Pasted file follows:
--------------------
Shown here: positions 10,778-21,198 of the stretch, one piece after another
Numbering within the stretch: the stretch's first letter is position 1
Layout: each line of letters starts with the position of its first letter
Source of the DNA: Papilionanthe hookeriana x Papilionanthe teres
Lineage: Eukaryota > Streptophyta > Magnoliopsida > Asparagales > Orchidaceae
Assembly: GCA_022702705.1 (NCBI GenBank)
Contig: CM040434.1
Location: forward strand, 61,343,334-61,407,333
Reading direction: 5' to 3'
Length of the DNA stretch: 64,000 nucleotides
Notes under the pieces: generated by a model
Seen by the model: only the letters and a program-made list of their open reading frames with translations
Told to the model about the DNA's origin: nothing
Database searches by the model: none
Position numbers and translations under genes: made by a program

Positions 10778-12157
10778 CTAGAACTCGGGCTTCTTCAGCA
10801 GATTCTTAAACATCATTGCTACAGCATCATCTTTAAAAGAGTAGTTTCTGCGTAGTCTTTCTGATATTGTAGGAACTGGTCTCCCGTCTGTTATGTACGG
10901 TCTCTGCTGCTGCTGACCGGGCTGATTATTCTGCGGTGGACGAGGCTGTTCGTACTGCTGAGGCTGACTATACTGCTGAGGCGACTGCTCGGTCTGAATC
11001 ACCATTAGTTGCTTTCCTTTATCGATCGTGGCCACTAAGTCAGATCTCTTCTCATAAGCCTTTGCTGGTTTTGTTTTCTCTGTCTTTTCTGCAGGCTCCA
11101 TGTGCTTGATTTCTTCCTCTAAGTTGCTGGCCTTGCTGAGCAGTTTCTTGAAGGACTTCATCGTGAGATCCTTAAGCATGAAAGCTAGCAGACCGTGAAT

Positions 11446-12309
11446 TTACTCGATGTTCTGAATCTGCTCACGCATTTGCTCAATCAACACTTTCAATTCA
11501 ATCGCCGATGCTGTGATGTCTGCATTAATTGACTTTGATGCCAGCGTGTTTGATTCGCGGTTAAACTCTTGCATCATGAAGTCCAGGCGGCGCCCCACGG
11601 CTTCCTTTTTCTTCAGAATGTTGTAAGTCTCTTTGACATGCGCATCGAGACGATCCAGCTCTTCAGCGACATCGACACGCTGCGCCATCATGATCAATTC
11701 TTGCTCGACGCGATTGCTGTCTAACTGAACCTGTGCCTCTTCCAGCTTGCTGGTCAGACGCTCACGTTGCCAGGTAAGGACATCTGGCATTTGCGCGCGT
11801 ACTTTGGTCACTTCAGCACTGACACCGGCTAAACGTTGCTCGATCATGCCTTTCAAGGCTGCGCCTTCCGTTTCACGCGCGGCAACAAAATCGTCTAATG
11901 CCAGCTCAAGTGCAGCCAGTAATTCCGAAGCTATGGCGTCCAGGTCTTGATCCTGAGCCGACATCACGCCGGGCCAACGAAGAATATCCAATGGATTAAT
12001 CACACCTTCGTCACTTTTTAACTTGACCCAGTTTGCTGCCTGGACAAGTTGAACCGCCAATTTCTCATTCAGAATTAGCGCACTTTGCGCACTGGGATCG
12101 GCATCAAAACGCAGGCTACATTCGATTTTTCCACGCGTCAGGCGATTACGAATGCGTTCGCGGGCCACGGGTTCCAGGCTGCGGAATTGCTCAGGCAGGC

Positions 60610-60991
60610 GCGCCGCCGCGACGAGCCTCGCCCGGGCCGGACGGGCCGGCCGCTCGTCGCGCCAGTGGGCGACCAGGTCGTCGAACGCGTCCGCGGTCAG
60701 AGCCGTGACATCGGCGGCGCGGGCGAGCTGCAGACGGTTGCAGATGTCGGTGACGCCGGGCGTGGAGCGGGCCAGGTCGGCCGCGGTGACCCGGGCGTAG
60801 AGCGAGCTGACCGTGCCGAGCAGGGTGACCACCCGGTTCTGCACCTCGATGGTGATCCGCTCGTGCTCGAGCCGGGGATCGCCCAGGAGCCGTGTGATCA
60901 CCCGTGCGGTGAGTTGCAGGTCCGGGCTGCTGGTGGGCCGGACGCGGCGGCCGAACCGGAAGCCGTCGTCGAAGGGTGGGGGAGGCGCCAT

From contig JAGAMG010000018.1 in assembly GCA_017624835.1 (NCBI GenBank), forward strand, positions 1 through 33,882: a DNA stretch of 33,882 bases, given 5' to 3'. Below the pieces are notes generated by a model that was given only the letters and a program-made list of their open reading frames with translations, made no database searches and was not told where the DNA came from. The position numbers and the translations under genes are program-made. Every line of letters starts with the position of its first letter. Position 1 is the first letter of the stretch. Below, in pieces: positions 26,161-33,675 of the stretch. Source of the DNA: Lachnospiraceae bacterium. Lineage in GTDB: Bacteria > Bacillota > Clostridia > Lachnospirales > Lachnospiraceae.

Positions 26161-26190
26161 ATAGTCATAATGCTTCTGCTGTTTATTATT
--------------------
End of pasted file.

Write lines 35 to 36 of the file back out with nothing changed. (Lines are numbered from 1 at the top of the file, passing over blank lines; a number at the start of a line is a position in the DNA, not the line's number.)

60901 CCCGTGCGGTGAGTTGCAGGTCCGGGCTGCTGGTGGGCCGGACGCGGCGGCCGAACCGGAAGCCGTCGTCGAAGGGTGGGGGAGGCGCCAT

From contig JAGAMG010000018.1 in assembly GCA_017624835.1 (NCBI GenBank), forward strand, positions 1 through 33,882: a DNA stretch of 33,882 bases, given 5' to 3'. Below the pieces are notes generated by a model that was given only the letters and a program-made list of their open reading frames with translations, made no database searches and was not told where the DNA came from. The position numbers and the translations under genes are program-made. Every line of letters starts with the position of its first letter. Position 1 is the first letter of the stretch. Below, in pieces: positions 26,161-33,675 of the stretch. Source of the DNA: Lachnospiraceae bacterium. Lineage in GTDB: Bacteria > Bacillota > Clostridia > Lachnospirales > Lachnospiraceae.